When about to execute a calligraphy, Trungpa Rinpoche would seem for a few moments to be in a state of absorption, often accompanied by a gesture of repeated dipping of the brush into the ink and smoothing the brush hairs against the side of the ink bowl. Then he would raise the brush, while gazing intently at the white space of the paper before him. In this second, onlookers could feel an arresting of habitual thought patterns as space and time crystallized into a pure, undivided moment. Then, gently but with great conviction, the brush would descend to the paper and make its first dot. Often Rinpoche would pause the brush on this first mark, as if waiting for the calligraphy to be born from its seed. Then the brush would start to move, in a continual forward flow free from hesitation or strain.

Typically, the initial one or two strokes of a calligraphy by Trungpa Rinpoche have a gentle deliberateness, evoking a sense of mindfulness and precision; then there is a crescendo, expressed in a greater speed of execution and a sense of leap or abrupt sword; finally, a “follow-through” stroke both completes the gesture and lets go of it. This pattern can be seen in many of the works, abstract as well as literal.

After a moment of inspection, Rinpoche would set down his brush and select a seal. Then, as an assistant held firm the container of thick scarlet ink, he would ink the seal and apply it definitively to the paper, pressing hard with a slight rocking motion to ensure a sharp impression. Now the assistants would hold down the paper as Rinpoche pulled the seal off with a pleasing snap. For a brief moment, all would admire the newborn, completed artwork, before carefully removing it to a nearby surface to dry.

With a few exceptions, Trungpa Rinpoche worked in black on white or black on gold. A third focal point of color is provided by the brilliant red of the seal. His use of seals frequently went beyond the simple function of identification, becoming an active element in the composition—multiple impressions, impressions turned at different angles, or masked so that only a portion of the seal appears.

As with his use of seals, Trungpa Rinpoche also signed his work in a variety of ways. His earlier calligraphies are usually signed simply with his own name in Tibetan: Chokyi Gyatso ne tri (“written by Chokyi Gyatso”). Meaning “Ocean of Dharma,” which in Tibetan often contracts to Cho-gyam, this is the “dharma” or religious name that Rinpoche received in childhood after his recognition as the eleventh rebirth in the Trungpa lineage. He rarely uses “Trungpa” to identify himself, and never “Rinpoche,” an honorific meaning “Great Jewel” that is used for all tulkus. He at times uses other titles, such as Dorje Dzingpa (“Vajra Holder”), a high distinction bestowed on him by his Holiness Gyalwang Karmapa XVI, head of the Kagyu lineage of Tibetan Buddhism. Later works, representing Shambhalian themes, are often signed with his Shambhala warrior name, Dorje Dradul (”Indestructible Subjugator of Enemies”) or Sakyong Dorje Dradul (The Earth-Protector Indestructible Subjugator”). Sometimes he employed the English initials “DD of M,” standing for Dorje Dradul of Mukpo, his family name, derives from one of the six ancient clans of Tibet. Trungpa Rinpoche traced his ancestry to the most famous Mukpo of all, the legendary warrior-king Gesar of Ling.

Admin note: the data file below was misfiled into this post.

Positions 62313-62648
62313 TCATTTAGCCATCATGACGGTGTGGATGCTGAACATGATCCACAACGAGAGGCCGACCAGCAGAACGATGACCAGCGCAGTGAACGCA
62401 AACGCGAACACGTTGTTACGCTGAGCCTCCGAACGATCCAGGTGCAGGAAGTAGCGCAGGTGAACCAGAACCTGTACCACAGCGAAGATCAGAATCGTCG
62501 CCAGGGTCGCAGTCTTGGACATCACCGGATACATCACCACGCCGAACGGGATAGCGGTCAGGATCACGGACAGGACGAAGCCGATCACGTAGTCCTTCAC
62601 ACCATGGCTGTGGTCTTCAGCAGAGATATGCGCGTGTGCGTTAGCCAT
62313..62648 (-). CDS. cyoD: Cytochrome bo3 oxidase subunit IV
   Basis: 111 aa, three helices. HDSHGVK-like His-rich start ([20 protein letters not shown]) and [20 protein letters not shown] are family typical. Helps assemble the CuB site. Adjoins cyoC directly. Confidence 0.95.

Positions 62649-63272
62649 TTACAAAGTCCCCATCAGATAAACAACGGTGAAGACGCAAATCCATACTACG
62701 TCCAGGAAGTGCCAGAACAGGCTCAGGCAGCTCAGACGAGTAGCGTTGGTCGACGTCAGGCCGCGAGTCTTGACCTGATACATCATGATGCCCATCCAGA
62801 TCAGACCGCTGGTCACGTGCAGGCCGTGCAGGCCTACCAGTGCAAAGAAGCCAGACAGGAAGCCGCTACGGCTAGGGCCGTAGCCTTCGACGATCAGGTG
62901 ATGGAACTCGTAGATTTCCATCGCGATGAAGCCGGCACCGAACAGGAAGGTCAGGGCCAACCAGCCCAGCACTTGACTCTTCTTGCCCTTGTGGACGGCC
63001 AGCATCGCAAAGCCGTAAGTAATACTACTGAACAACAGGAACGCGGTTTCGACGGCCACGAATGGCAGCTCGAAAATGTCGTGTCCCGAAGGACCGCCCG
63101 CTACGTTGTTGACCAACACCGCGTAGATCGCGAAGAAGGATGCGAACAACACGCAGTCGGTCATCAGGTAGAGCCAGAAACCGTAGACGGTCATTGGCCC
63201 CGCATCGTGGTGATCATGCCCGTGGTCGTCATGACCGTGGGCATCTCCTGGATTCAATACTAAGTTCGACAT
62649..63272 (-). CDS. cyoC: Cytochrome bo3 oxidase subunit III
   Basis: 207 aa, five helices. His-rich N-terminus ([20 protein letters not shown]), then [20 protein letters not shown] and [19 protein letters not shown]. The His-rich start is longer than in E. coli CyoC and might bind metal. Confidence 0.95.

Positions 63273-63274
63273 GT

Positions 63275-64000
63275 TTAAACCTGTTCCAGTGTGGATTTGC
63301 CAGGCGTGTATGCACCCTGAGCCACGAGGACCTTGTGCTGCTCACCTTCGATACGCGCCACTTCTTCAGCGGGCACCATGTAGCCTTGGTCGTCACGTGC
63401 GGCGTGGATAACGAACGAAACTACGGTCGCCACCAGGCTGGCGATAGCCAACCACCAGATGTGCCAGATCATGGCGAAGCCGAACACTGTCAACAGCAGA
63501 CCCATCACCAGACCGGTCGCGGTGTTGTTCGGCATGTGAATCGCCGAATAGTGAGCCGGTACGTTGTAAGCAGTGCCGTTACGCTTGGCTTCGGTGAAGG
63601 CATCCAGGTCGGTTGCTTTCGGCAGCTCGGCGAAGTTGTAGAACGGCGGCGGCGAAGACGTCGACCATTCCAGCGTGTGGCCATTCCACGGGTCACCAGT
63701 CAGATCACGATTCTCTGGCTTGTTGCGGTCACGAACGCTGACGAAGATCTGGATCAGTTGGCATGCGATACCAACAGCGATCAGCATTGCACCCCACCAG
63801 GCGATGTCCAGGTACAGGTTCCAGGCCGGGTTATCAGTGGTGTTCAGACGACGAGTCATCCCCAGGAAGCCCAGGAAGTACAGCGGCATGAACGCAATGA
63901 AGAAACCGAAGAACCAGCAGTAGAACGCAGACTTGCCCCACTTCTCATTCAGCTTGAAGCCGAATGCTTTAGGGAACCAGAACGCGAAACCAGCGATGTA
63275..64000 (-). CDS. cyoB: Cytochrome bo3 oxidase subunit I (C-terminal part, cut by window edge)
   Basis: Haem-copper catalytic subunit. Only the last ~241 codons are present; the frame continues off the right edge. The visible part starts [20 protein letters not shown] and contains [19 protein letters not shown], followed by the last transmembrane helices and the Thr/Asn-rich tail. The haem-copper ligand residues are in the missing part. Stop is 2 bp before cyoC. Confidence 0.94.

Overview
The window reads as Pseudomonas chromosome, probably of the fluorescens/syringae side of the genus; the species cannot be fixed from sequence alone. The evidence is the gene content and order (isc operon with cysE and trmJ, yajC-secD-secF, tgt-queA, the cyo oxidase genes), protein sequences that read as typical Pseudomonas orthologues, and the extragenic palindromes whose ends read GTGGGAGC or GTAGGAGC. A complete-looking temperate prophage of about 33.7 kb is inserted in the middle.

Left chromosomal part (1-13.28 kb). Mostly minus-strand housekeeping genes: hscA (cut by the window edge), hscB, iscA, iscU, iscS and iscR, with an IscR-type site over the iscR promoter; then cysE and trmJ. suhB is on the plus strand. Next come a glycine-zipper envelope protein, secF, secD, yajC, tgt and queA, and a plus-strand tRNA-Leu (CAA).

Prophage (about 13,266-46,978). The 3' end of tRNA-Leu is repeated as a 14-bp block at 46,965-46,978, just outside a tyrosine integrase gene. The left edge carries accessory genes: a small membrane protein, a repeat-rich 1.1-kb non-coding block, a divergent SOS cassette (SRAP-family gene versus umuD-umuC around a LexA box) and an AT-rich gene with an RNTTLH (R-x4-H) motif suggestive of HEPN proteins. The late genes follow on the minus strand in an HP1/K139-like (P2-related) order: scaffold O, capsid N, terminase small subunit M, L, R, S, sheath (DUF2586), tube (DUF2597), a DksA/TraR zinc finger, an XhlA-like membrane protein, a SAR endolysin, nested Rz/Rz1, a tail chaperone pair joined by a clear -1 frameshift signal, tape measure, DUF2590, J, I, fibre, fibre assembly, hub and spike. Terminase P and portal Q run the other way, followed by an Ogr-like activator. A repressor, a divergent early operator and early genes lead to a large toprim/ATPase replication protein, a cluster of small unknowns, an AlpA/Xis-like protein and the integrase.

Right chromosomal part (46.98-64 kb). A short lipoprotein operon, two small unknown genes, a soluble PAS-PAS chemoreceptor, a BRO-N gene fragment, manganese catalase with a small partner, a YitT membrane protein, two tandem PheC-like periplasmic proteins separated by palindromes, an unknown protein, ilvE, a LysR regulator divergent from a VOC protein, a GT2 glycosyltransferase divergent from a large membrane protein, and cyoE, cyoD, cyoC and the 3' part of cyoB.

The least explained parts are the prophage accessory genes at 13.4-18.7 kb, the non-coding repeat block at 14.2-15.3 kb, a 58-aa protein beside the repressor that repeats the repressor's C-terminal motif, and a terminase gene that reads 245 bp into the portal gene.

Rinpoche frequently equated brush and sword. “The brush is tempered and folded and beaten as a good samurai sword…In conquering from the East, brush stroke is a weapon…you realize that brush cuts and sword paints.” Trungpa Rinpoche wielded his calligraphy brush as a sacred weapon. For him, the brush was a sword of nonaggression, a proclamation of transcending neurotic attachments with the hope that it may contribute in some degree to the accomplishment of Rinpoche’s dharma warrior-king vision for a world of peace, courage, and beauty.

From The Collected Works of Chögyam Trungpa: Volume Seven by Chögyam Trungpa and edited by Carolyn Rose Gimian. © 2004 by Diana J. Mukpo. Reprinted in arrangement with Shambhala Publications, Inc. Boulder, CO.
Thank you to Abbie Halpern for her assistance in preparing this article for online publication.
David I. Rome is a teacher and writer on applications of contemplative methods in personal, organizational and social change. He is the creator of Mindful Focusing, a training program that brings together Eugene Gendlin’s Felt-Sense Focusing method with Buddhist mindfulness-awareness practices, described in his book YOUR BODY KNOWS THE ANSWER: Using Your FELT SENSE to Solve Problems, Effect Change, and Liberate Creativity (Shambhala, 2014). David began practicing Buddhism in 1971 and served as private secretary to Chögyam Trungpa Rinpoche. He studied Focusing with Gendlin, Ann Weiser Cornell, Robert Lee and others, and is a senior trainer with the International Focusing Institute and Shambhala International.